Release Date: January 29th, 1959 (Los Angeles premiere)
Directed by: Clyde Geronimi (supervising director), Eric Larson, Wolfgang Reitherman, Les Clark
Written by: Erdman Penner, Milt Banta, Winston Hibler, Bill Peet, Joe Rinaldi, Ted Sears, Ralph Wright
Based on: Sleeping Beauty by Charles Perrault
Music by: George Burns (adapted from Tchaikovsky)
Cast: Mary Costa, Bill Shirley, Eleanor Audley, Verna Felton, Barbara Luddy, Barbara Jo Allen, Taylor Holmes, Bill Thompson, Marvin Miller (narrator)
Buena Vista Film Distribution, Walt Disney Productions, 75 Minutes
“A forest of thorns shall be his tomb! Borne through the skies on a fog of doom! Now go with the curse, and serve me well! ‘Round Stefan’s castle, cast my spell!” – Maleficent
This is my favorite classic animated Disney film of all-time. While I also love Alice In Wonderland immensely and have (in my own mind) debated which one takes the cake for me, it’s always Sleeping Beauty that wins out, especially when I see them both pretty close together.
As far as the classic Disney style and patented tropes go, this is a perfect motion picture but then it’s also more than that.
This, at face value, looks like a standard Disney princess story but it also features the greatest villain that Disney has ever had in Maleficent. A villain so badass and cool that she’s been featured in the great Kingdom Hearts video games and gone on to have her own series of live-action films featuring her as the main character over Aurora a.k.a. Sleeping Beauty.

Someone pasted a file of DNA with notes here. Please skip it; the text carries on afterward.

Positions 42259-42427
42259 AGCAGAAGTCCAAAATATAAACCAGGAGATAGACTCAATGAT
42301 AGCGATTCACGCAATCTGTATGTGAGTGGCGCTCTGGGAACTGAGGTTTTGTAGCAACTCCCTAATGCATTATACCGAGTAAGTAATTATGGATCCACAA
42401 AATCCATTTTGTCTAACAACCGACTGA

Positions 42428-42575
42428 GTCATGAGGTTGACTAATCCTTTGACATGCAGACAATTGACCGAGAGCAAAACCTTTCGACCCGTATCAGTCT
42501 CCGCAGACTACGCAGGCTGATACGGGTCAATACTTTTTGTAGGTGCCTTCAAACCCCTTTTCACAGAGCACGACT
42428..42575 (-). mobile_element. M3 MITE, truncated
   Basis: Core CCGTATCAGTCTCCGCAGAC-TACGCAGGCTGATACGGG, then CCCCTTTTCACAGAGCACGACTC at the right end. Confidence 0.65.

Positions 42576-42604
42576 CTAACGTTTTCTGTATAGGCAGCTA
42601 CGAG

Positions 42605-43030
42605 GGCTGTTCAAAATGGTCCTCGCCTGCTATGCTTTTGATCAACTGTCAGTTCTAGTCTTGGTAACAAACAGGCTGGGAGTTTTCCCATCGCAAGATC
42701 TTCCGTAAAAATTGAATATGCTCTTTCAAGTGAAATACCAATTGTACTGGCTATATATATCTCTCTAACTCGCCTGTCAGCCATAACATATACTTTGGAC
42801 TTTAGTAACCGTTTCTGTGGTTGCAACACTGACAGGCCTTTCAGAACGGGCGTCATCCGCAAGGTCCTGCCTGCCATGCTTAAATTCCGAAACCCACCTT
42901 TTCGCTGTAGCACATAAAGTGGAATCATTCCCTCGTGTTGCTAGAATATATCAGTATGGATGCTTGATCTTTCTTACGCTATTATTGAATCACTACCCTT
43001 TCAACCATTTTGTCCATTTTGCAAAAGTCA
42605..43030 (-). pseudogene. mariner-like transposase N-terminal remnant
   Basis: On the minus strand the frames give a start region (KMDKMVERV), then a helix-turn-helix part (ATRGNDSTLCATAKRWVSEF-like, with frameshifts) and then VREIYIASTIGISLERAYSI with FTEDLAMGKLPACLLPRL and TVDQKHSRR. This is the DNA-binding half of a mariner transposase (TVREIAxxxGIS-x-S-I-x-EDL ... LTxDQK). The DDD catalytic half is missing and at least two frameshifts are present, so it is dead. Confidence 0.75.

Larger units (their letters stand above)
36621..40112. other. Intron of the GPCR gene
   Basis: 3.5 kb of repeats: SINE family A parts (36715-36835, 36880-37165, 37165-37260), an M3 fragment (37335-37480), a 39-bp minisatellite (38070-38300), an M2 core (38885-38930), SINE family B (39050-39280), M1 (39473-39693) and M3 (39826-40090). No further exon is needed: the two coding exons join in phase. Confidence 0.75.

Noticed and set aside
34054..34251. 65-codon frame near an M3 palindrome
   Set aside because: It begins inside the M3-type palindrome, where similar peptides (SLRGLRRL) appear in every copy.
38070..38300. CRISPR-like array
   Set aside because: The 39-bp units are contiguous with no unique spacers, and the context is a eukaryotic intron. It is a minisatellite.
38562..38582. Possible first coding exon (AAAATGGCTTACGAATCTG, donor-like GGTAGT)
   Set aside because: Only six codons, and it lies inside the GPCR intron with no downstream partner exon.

On top of that, this is a visual triumph for the Disney company, as it has a very unique animation style with incredible character design, a delectable, vivid color palate and a sort of looming darkness that their other films don’t have. There’s a real beauty with this picture that holds it above Disney’s other masterfully crafted and visually impressive films.
The animation is also so smooth, especially in regards to the great action sequences. The big action-packed climax that sees Prince Philip take on Maleficent in her massive dragon form is stunning to behold. Sixty-plus years later, it has held up incredibly well and is, hands down, one of the absolute best and most memorable animated action sequences in film history.
For me and what I like in Disney films, as well as fairytale stories, this is just a perfect storm, which is greatly enhanced by the unique and alluring visuals and one of the greatest silver screen villains ever created.
Pairs well with: other classic animated Disney films of the classic era.